Bulk transport by barge is cheaper and more fuel efficient than even freight rail, but extreme weather events exaggerated by climate change threaten its reliability. Last year’s drought crippled transport on the Mississippi River at the end of 2012, and without significant rain  river operators could face another low water crisis in 2013.

More to come including a leaky settling pond, an oil slick off Gulfport, and severe erosion resulting from ill-conceived oil spill response practices on Dauphin Island. Be sure to check out the photos of the whole flight on Flickr.

 
 

Gulf Monitoring Consortium: Mobile, Al - Gulfport, MS

95-Mile-Long Slick in the Gulf of Mexico?

This report on SkyTruth’s handy pollution Alerts system caught my eye yesterday afternoon:

SUSPECTED SLICK IS SEEN AS LONG NARROW PLUME APPROXIMATELY 95 MILES LONG AND 1 MILE OR LESS WIDE.

That sounds like bilge-dumping from a passing vessel — an activity that is illegal in US waters (and much of the rest of the world).   Intrepid SkyTruth intern Patrick busted somebody for bilge-dumping off Angola last year using satellite radar imagery and AIS data.  The report was submitted to the Coast Guard-operated National Response Center by image analysts at NOAA.  We’re thrilled that they’ve started reporting their analyses of possible pollution incidents to the NRC, so we can easily incorporate them into our Alerts system.  (We like to think our Gulf Monitoring Consortium activity helped spur NOAA to get their experts into the game in a more public way.)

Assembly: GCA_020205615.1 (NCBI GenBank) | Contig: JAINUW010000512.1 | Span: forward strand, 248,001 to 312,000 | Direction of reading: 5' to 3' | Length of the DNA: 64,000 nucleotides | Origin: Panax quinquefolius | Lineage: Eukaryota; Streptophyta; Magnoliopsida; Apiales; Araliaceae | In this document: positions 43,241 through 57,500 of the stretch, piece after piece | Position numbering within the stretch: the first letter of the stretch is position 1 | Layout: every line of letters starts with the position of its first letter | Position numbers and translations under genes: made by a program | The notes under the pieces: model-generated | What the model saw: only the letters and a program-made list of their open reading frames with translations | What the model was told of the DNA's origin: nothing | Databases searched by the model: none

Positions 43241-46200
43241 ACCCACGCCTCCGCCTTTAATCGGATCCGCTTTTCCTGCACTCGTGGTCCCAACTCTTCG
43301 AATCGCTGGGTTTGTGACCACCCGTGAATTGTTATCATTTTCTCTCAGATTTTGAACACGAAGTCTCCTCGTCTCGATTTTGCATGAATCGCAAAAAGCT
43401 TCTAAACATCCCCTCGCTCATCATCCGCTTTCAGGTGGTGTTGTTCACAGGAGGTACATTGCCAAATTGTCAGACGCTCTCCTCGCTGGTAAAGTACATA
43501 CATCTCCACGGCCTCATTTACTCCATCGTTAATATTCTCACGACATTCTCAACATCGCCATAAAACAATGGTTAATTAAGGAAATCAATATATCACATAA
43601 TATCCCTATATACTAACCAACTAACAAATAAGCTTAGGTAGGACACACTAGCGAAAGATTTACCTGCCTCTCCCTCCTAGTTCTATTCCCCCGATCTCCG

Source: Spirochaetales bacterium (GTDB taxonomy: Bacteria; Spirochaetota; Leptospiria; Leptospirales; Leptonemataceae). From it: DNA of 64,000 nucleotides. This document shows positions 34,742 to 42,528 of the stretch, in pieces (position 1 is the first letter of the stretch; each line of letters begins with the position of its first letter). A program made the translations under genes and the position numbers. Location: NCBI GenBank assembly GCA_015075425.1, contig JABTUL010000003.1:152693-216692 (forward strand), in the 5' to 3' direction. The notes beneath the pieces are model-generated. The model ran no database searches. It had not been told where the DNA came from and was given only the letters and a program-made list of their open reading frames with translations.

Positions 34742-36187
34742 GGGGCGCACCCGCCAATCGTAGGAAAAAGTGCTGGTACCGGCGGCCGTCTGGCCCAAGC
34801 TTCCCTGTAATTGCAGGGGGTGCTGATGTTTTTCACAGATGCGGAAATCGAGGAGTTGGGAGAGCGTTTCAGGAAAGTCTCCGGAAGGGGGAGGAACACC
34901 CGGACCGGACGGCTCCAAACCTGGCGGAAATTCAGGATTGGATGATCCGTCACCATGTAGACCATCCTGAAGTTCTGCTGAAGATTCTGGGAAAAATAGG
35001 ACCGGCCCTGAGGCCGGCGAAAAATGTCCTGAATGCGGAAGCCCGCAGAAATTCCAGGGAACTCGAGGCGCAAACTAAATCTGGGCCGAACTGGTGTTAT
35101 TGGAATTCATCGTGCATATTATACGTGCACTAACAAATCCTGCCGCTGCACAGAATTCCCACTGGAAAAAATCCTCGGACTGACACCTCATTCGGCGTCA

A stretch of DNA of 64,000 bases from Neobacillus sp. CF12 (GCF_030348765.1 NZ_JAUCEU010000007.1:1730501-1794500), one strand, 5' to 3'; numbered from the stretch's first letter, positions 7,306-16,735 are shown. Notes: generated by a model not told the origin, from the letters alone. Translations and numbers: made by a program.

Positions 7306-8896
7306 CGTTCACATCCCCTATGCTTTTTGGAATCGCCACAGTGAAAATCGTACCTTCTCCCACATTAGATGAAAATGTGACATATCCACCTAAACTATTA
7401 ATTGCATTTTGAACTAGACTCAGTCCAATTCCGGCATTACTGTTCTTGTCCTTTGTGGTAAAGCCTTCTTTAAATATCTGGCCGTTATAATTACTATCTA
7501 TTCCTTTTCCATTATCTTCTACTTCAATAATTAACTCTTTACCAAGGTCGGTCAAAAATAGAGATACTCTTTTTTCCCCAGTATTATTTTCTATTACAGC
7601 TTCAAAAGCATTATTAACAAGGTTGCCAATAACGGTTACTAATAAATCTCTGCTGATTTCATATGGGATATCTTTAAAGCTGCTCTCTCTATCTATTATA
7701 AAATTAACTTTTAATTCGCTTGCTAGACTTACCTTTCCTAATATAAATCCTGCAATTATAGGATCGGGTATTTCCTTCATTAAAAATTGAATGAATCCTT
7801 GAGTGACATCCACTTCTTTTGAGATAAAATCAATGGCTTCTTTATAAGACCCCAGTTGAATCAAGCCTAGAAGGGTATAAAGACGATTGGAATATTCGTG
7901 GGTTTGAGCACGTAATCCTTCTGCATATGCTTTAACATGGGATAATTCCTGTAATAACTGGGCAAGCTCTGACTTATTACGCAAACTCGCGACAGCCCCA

NOAA’s analysts now think it’s probably not oil; more likely it’s natural surfactant caught in the convergence zone between two water masses.  I agree; this is close to the edge of a loop current now in the northeastern part of the Gulf.  And bilge-dump slicks usually look a lot sharper than this (see a slideshow of our examples from radar imagery).

Here’s detail from a MODIS/Terra satellite image taken at 16:50 UTC on April 14, 2013, showing the apparent slick.

Location map showing detail from MODIS/Terra satellite image taken on April 14, 2013.
Detail from MODIS/Terra satellite image of slick (dark, east-west trending streak) probably caused by natural surfactants accumulating along the convergence zone between ocean currents.

Possible Contamination from Stolthaven Chemical Facility, Braithwaite, LA

The NOAA aerial survey imagery shot in the wake of Hurricane Isaac really is helpful for assessing storm impacts.  Here’s another example, showing the flooded Stolthaven chemical facility along the Mississippi River near Braithwaite, Louisiana.  Someone – we think it must be the company, based on the wording –  filed a pollution incident report with the National Response Center on September 11. This report popped up in our handy SkyTruth Alerts system; it claims nearly 200,000 gallons of chemicals were released, mostly ethylene glycol but including several other nasty things like styrene, xylene and cancer-causing benzene.